Classics and French: Merton College Oxford Interview

Last Updated: 24th October 2018

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This is Henry’s experience of a Merton College Oxford languages interview in 2012 – if you’re applying for Languages at Oxford then this will be a great indicator to what you need to think about when it comes to your languages interview.

What was the format of your interview?

I had two Merton College Oxford languages interviews – one for Classics and one for French, both in Merton College, Oxford, on consecutive days in the first week of December.

Both interviews were casual, lasted 25 minutes and were between me and two tutors. My French interview was with the French tutor and the Spanish tutor/head of modern languages at the college, and the Classics interview was with the Latin tutor and an Ancient History tutor.

For the French interview, I was given a poem in English 20 minutes beforehand and told to read, annotate, and think about it.

What was the content of the interview?

The French interview started with a detailed 10-15 min discussion of the poem – they were keen to see what i made of some of the more ambiguous metaphors, and gave me hints when i hadn’t been able to form conclusions by myself, to see how i was able to work with new ideas. They asked me about any messages the poem might convey, then the conversation drifted briefly to what I had read in French, and if there were any links between that and the poem in front of me.

After this, there was a short conversation in French – simple stuff about where I had been in France and what I thought about the culture. I think the process as a whole was designed to level the playing field, and assess our potential rather than evaluate how much knowledge we already had.

The Classics interview was much more focused on my personal statement, and discussion often revolved around the implications of a given text for its contemporary audience/readers. They asked me to draw comparisons between quite different plays and texts of different genres to see what connections I was able to make. Then, if i remember correctly, the discussion moved on to the nature of different genres in general, what are the aims of tragedy etc.

Both sets of tutors were very friendly and put me at my ease, but I found myself more out of my depth in the Classics interview, partly because a lot of that depended on recall which I found difficult under the pressure. Make sure you know your texts inside out!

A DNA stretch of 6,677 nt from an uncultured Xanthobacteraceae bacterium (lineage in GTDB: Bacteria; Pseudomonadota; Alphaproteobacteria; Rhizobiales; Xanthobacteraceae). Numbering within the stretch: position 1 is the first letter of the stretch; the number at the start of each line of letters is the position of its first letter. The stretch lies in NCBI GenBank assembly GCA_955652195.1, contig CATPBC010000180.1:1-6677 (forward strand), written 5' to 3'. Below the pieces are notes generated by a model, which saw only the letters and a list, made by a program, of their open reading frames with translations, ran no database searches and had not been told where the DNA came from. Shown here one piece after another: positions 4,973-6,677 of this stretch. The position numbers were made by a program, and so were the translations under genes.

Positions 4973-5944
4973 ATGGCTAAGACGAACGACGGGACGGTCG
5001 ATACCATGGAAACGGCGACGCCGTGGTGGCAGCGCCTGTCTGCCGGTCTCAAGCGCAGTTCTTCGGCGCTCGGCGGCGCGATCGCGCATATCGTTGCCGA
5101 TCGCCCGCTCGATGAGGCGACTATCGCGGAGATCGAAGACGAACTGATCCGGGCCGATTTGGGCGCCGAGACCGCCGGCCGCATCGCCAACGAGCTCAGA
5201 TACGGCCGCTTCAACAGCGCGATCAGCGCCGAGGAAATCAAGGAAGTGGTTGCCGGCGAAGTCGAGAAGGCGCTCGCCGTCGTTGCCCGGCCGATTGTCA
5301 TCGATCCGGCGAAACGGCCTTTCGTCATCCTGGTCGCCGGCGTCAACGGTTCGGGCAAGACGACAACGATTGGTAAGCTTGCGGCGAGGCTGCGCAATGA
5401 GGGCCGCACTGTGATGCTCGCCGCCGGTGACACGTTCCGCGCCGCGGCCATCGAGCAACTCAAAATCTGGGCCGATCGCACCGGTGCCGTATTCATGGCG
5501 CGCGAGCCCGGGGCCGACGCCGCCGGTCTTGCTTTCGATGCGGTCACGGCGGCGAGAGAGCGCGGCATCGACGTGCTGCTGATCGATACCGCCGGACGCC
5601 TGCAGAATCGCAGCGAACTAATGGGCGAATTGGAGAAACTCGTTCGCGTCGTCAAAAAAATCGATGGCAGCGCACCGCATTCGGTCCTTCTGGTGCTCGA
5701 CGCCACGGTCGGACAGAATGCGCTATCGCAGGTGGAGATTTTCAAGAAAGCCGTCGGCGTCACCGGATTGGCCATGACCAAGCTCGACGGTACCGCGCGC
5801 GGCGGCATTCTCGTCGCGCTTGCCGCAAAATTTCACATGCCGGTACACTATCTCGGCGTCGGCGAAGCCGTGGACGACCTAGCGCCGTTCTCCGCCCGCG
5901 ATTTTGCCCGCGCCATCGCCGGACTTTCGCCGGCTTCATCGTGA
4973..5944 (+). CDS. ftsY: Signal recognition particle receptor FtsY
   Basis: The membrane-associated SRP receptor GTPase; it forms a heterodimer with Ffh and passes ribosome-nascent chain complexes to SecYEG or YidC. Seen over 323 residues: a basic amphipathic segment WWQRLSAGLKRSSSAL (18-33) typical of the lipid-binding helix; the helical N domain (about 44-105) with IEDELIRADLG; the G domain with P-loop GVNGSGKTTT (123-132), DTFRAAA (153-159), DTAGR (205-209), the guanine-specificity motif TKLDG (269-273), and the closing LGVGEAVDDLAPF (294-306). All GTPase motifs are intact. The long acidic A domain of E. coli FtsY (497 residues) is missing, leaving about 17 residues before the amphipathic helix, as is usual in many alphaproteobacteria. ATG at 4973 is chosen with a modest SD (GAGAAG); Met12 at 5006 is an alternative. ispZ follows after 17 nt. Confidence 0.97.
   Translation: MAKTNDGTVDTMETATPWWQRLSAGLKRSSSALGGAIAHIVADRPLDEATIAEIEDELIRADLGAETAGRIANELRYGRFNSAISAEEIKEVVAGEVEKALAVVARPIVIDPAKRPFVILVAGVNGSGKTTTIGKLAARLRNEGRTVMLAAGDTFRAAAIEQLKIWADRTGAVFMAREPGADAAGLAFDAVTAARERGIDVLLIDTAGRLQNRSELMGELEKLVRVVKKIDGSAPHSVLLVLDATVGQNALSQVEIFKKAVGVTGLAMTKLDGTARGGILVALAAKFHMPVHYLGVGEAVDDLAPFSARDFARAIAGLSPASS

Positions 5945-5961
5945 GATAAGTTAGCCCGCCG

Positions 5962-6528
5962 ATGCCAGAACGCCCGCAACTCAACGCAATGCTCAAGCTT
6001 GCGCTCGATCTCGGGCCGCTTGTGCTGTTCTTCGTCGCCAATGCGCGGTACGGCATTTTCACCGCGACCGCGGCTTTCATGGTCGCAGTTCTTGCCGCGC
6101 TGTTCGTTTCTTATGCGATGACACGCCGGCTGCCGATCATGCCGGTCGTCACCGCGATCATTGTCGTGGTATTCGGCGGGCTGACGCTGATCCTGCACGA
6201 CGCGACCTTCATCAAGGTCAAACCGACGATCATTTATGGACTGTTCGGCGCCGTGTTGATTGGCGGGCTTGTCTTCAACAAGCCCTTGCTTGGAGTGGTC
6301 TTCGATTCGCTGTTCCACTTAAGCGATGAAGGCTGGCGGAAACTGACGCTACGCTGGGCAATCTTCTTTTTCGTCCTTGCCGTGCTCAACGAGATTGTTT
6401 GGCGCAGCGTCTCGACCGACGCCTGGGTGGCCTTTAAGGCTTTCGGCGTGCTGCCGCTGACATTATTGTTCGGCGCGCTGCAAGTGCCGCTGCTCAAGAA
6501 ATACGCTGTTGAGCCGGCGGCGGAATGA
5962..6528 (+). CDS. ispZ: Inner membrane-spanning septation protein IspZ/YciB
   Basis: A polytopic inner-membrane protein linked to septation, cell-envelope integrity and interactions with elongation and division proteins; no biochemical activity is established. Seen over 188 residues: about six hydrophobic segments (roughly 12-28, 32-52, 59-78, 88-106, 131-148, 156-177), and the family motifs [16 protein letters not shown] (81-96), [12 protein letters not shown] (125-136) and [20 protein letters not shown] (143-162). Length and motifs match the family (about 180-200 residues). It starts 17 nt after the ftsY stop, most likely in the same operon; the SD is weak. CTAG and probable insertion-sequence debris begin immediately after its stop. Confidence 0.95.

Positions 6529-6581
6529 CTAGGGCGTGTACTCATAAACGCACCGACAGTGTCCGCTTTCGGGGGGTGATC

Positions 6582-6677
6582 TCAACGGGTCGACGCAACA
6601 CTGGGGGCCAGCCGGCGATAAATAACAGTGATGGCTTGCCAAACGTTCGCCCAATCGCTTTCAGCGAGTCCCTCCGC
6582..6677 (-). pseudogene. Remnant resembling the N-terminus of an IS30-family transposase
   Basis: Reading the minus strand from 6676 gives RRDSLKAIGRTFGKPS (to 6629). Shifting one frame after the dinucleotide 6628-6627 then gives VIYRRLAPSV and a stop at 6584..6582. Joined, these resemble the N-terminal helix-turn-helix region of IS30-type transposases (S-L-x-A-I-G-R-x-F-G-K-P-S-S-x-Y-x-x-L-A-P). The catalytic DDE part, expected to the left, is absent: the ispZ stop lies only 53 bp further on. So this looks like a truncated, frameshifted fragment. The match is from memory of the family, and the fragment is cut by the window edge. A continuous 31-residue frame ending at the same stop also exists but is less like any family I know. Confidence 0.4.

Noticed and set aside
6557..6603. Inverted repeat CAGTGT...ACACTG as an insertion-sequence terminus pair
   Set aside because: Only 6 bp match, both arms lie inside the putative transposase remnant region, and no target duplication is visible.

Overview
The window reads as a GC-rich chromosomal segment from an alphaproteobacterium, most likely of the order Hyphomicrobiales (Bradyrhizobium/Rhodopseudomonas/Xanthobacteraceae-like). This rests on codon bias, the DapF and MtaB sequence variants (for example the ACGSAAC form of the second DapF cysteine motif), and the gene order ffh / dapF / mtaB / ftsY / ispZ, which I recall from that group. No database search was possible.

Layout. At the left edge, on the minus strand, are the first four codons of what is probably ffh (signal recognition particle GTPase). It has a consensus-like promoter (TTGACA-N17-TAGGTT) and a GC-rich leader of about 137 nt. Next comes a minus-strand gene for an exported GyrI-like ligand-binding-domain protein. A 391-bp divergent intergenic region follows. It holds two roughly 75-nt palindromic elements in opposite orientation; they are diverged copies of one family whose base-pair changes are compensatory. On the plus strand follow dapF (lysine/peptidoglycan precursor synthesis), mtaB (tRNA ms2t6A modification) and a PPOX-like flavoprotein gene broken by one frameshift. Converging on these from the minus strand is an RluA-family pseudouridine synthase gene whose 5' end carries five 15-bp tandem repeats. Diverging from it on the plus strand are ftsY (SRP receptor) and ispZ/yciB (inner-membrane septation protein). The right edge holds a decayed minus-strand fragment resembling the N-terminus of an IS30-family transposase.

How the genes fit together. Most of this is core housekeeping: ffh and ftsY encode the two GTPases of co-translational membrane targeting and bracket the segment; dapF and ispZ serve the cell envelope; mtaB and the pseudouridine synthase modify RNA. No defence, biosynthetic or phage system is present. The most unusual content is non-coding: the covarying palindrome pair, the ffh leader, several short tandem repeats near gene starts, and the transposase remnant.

What surprised you about the process?

I hoped I might get a poem to translate and analyse for the Classics interview too, as that’s where my strengths lay (and I knew that some colleges did this), but instead it was very much focused on things I had already read.

No real curve ball questions, but a friend of mine did get asked to describe the Colosseum as his first question!

How did you prepare?

I tried to cover all bases – reading poems, literature in the original language, going over the texts in my personal statement, listening to French radio, even relevant newspaper articles and general current affairs.

In retrospect, I’d probably say that most of this was unnecessary/overloading my brain – the important thing is to have thorough knowledge and original thoughts on the texts you mention in the PS, and be well slept, as relaxed as possible and ready to approach any new pieces of poetry/prose with fresh eyes.

I was glad I had practised some responses to simple questions in French though, as these turned out to be precisely the questions that came up!

What did you think to the overall experience?

It was challenging, enjoyable and a valuable experience in and of itself. I’d advise that you be kind to yourself throughout your stay at your college, and listen to your instincts – if you need to relax after your interviews, this is important and you shouldn’t feel guilty for ‘wasting time’, and likewise if you don’t feel like socialising then don’t force yourself!

What would your advice be to someone applying to your course?

Read through the primary texts you mention in your personal statement as much as you can, using the language as practice for literary analysis, considering general themes and messages (within the cultural context too), and being confident in forming your own opinions on the material – that’s what the tutors will want to hear!

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UniAdmissions students placed at Oxford And Cambridge

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UniAdmissions students placed
at Oxford And Cambridge